Steffens Restaurant has been a Kingsland and Highway 17 landmark since it first opened in 1948. Trellis Crews writes: I owned & operated Steffens Restaurant from August 23, 1989 until December 31, 2007. This is the original location which is about 4 miles from the Florida line. As a note of interest I worked there as a waitress in the late 60’s before the interstate I 95 came through & in the 80’s (a fire shut it down in the 70’s) with the previous owners Darrell & Willie Mae Dyal who purchased it from the Steffens family 23 years earlier. It retains much of the charm of the roadside diners that once thrived along the Coast Highway when it was the main route to Florida on the Eastern Seaboard.

The restaurant is almost always busy, attracting both locals and road trippers.

Shotgun House, Kingsland

General Store, St. Marys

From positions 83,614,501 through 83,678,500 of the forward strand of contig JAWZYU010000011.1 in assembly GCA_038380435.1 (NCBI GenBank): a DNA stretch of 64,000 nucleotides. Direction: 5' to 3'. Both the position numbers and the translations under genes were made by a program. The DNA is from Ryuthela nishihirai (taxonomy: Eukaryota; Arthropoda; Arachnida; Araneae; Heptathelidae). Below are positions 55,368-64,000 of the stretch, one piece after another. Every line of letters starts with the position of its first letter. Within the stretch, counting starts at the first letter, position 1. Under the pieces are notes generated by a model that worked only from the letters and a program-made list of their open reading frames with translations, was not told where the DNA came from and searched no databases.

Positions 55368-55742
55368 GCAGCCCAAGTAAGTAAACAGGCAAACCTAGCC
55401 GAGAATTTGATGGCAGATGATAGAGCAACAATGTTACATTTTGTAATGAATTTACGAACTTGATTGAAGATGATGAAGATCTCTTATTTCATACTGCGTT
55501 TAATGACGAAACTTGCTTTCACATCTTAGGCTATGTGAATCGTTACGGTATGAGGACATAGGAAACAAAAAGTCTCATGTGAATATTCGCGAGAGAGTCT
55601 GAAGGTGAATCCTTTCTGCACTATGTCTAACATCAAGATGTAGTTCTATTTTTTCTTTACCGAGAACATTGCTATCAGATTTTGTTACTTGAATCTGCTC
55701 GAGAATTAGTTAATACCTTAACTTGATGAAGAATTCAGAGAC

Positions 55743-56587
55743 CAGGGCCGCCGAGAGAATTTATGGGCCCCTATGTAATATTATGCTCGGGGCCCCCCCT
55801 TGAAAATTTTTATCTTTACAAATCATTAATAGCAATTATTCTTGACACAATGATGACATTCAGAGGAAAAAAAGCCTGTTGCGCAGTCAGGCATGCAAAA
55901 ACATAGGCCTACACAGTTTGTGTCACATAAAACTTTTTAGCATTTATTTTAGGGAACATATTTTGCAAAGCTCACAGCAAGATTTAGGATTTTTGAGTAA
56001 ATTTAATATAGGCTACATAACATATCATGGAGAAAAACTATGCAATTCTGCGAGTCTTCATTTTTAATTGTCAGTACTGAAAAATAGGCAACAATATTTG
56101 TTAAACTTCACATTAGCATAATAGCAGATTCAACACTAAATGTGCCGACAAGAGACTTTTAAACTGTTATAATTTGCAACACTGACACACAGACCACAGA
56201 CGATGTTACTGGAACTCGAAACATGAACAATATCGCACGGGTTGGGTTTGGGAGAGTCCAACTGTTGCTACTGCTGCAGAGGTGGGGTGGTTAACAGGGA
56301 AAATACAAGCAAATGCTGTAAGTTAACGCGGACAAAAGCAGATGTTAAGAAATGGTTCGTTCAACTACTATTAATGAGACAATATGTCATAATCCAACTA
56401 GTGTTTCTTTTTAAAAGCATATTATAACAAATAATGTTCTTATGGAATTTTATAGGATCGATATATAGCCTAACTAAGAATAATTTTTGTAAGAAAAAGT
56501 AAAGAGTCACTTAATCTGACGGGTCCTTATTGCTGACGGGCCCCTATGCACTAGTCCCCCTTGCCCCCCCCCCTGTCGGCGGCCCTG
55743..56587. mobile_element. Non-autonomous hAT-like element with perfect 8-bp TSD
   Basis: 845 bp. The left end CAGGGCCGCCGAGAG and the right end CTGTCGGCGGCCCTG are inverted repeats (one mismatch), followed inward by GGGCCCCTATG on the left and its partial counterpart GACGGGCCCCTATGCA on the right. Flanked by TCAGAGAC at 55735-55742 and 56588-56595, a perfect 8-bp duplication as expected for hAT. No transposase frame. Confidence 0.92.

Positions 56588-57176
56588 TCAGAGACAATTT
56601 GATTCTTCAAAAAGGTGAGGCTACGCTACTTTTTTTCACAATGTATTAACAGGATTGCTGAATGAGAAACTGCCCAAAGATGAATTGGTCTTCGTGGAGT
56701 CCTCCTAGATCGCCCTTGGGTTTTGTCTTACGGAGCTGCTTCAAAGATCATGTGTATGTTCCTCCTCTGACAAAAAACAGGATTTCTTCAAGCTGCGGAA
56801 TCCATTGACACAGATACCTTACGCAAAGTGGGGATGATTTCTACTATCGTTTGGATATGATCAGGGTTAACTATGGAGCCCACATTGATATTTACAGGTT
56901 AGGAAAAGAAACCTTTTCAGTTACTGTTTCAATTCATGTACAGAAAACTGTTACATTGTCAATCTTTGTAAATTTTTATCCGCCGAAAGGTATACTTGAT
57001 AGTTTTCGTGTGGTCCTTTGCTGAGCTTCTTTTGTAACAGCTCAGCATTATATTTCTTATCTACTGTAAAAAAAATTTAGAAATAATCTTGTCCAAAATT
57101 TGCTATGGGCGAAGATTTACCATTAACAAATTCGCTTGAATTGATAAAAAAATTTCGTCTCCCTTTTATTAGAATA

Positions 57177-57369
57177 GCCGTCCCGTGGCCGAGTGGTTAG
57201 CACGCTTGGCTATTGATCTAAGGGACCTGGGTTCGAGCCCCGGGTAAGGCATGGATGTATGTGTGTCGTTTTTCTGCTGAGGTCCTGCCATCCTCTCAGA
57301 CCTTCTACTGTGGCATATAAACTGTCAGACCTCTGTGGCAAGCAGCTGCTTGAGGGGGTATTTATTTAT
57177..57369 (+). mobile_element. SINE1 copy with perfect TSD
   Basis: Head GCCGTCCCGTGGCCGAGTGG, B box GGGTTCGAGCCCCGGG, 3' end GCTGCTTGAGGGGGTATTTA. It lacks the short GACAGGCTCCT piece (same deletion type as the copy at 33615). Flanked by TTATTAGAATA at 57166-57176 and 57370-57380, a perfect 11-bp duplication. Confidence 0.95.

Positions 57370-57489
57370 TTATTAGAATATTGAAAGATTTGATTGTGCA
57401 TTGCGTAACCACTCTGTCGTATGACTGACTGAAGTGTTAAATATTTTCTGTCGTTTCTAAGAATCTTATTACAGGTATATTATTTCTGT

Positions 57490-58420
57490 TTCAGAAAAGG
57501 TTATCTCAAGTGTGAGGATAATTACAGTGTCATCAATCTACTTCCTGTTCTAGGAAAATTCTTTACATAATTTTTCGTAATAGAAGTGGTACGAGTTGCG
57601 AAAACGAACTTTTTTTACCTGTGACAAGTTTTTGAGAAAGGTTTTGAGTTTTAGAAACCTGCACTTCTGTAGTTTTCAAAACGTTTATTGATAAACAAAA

Though the architecture of this structure would suggest it was a general store, it is possible that it has served another purpose at some point. I hope to identify it soon.

U. S. Picric Acid Plant Ruins, Circa 1917, Brunswick

Jim Morrison graffiti, U. S. Picric Acid Plant, Brunswick

Known as “The Factory that Never Was”, this place looks more like something one would encounter under a freeway in New York or Los Angeles than in Coastal Georgia.

As America entered World War I in 1917, construction began on a factory at the site with the purpose of manufacturing picric acid, then vital to the manufacture of explosives.

It was to employ 5000 during the construction process and 6000 during operation and promised an economic boom for the community.

But the signing of the Versailles Treaty on 11 November 1918 put an end to the war and an end to the U. S. Picric Acid Plant in Brunswick.

Construction was halted immediately and the site was abandoned, just a month shy of completion.

It’s been suggested that the remains seen here were multi-level, built for the separation of chemicals used in the process.

Over the years large sections were demolished and this is all that remains, to my knowledge.

A partial chimney, visible from I-95, was also part of the operation. (Not pictured).

I understand that another section remains nearby in the woods, overgrown to the point of obliteration, but I’m not looking for them so I cannot confirm either way.